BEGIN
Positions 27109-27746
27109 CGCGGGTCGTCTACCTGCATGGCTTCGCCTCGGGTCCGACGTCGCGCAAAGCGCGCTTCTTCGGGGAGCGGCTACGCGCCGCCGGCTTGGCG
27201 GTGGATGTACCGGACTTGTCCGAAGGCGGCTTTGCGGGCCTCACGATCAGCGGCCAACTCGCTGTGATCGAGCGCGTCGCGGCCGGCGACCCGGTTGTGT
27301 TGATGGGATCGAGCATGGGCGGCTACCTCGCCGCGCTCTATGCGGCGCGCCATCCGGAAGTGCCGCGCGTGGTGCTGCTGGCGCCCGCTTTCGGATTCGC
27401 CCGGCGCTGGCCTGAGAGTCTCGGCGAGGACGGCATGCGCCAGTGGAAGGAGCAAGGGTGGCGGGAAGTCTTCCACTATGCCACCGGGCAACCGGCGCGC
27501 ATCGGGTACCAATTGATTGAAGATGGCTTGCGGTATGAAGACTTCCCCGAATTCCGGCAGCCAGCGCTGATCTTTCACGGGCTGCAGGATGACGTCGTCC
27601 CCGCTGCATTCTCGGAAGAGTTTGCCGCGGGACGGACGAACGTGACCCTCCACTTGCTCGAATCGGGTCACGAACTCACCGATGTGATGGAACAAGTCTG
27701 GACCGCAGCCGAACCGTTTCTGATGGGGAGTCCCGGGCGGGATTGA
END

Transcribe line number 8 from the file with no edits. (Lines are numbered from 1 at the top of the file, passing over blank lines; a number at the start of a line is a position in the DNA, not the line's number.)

27701 GACCGCAGCCGAACCGTTTCTGATGGGGAGTCCCGGGCGGGATTGA